Super Cool New Device Won’t Fix the Economy
Apple just unveiled its new watch (called the Apple Watch no less) and briefly I watched the stock price climb quickly as the promise of Apple’s great new thing came to life. But before Apple had its big webcast yesterday, I was actually having a look at this nifty thing called NAVDY.
NAVDY seems like a great idea and its one of many many great things that is regularly and constantly being developed by an increasingly connected world that funds great ideas through websites like kickstarter.com. But like many new great things that I see, most of them won’t dramatically change the economy in any significant way. Specifically, none of these new businesses will create a great number of new jobs.
This may seem like a small point to quibble over, however when we look through the prominent industries that tend to occupy the business sections of newspapers, like Apple Computers, you begin to realize that very few of these businesses do much in the way of employment. Improvements in productivity, automation and robotics continue to eat away at an industrial base that forces young people into retail sectors, and an older generation into early retirement.
Where there were once middle class factory jobs for thousands of Canadians they are now increasingly rare, and often exist through substantial subsidization from the provincial or federal government.
This story isn’t new. In fact it’s so old now that the first real impact of it dates back to the 1980s. But as time marches on and we are increasingly numb to this reality it may have escaped our attention just how great a challenge this is posing to our society.
For instance, today, Vox.com posted an article about “Why you need a bachelor’s degree to be a secretary“, focusing on how many jobs are “up-credentialing”.
Industrial decline also plays an indirect role in rising housing markets in cities. It’s easy to see that falling employment in traditionally well paying blue-collar sectors may contribute to higher crime rates and stagnant wages, but it also tells us where it makes the most sense to live. Young Canadians finishing university are unlikely to move back to Windsor when the best jobs are now in Toronto, fuelling a condo boom while raising housing prices across the city to the point of being unaffordable to new families.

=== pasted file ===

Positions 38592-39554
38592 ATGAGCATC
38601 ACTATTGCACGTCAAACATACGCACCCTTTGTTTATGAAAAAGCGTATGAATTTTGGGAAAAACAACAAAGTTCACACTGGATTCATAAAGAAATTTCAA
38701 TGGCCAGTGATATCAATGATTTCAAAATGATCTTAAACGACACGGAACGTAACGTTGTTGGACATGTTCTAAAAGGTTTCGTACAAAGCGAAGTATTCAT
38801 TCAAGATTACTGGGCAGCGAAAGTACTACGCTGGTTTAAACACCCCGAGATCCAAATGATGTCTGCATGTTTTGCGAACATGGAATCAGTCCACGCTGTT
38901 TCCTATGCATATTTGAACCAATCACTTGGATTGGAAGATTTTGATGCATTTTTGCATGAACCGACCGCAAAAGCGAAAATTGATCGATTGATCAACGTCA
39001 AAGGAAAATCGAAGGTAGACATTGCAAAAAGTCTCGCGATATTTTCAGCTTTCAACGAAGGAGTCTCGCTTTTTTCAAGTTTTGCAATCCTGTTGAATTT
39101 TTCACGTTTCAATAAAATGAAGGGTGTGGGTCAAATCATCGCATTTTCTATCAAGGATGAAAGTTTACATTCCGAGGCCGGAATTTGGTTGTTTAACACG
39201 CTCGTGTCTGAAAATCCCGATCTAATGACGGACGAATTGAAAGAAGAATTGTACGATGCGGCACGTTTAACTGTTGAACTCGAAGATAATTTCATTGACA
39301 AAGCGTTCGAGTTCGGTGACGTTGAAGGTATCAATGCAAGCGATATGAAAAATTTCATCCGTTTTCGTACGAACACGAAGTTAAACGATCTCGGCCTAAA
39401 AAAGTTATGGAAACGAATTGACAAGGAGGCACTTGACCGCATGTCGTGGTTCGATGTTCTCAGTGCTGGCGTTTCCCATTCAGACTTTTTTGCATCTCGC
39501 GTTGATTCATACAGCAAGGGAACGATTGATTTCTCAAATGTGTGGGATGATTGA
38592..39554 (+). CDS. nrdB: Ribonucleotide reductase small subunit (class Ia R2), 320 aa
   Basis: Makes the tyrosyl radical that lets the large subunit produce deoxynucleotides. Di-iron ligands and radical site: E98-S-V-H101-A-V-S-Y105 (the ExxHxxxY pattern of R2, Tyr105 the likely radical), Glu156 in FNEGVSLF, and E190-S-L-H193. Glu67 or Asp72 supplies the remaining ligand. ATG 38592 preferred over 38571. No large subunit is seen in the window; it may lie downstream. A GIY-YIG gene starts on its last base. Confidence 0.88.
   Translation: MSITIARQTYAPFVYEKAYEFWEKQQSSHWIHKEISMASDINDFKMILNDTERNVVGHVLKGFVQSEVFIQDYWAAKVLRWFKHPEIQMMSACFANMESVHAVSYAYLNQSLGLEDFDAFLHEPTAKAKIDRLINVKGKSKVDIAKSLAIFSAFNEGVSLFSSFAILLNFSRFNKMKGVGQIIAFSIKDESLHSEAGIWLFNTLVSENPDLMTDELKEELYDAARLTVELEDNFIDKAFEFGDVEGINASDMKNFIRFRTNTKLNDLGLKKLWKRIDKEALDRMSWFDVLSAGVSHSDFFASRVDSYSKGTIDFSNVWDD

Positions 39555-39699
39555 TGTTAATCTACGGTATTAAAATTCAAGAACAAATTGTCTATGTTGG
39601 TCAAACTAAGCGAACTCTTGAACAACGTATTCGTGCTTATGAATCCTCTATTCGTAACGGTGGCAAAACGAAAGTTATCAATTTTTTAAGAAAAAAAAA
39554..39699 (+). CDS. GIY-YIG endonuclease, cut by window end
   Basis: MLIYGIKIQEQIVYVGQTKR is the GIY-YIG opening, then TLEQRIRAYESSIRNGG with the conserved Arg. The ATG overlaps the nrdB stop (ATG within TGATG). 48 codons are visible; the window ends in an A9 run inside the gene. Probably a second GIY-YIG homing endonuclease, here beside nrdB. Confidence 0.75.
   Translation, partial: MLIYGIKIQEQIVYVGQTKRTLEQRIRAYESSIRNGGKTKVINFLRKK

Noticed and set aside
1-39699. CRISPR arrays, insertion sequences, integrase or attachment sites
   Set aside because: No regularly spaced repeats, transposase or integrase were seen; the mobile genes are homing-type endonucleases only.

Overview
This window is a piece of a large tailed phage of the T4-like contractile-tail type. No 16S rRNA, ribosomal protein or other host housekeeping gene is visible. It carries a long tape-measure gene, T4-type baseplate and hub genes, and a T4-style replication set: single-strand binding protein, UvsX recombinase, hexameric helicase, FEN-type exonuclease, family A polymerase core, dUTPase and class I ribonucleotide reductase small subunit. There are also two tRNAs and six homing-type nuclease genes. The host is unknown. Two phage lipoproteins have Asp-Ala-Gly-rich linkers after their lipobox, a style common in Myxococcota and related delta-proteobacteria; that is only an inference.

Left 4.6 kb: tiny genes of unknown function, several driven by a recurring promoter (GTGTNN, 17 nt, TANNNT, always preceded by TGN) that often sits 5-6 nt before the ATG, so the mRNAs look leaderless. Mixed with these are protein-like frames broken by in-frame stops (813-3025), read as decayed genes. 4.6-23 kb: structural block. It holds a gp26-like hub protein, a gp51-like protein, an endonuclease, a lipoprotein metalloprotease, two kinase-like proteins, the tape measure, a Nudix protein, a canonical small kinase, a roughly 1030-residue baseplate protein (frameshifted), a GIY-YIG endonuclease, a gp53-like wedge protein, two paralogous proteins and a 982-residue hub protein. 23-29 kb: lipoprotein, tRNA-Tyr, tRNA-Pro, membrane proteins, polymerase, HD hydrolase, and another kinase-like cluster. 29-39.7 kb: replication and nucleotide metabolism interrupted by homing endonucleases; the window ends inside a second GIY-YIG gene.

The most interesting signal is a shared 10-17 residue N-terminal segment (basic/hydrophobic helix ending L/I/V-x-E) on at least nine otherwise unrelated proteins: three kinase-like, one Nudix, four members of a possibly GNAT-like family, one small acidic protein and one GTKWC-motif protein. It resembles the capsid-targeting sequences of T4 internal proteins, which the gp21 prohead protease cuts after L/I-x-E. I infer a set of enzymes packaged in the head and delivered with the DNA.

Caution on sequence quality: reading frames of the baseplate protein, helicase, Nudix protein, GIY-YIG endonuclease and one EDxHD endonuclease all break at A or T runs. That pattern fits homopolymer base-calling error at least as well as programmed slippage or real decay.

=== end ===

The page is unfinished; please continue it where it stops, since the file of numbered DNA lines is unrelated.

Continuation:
All of this speaks to a larger and more looming issue for Canadians, which is that continued improvements in automation place long term pressure on things like infrastructure and wealth distribution and raise other questions about middle class viability. In other words, we seem eager to introduce new technologies into our lives, but each of these technologies doesn’t just reduce jobs, they reduce jobs that employ lots of people. The January 18th, 2014 Economist ran a frightening story about this kind of automation and that up to 47% of existing jobs could come under pressure by new forms of cost effective robotics and computers.
It’s often hard to see changes that are incrementally slow, but changes are occurring, and over the coming years and decades these changes will likely shake out in ways that we aren’t expecting. But for Canadians looking to save and retire in the future, many of these trends are coming together in worrying ways. In the form of higher educational costs, more limited job opportunities, higher costs of living and potential unemployability, and sadly the new industries and businesses we are quick to promote won’t likely be enough to stave off a society that is undergoing a significant shift in how it employs people.
All of this is a lot to explain in a single article. But if you’d like a simple video that does a good job of scaring you, please watch this video by Youtuber CPG Grey, whose excellent video from a few weeks ago got widely picked up and shared on the web. Otherwise, if you’d like to talk about getting set-up with a savings plan, either for yourselves and kids please give me a call!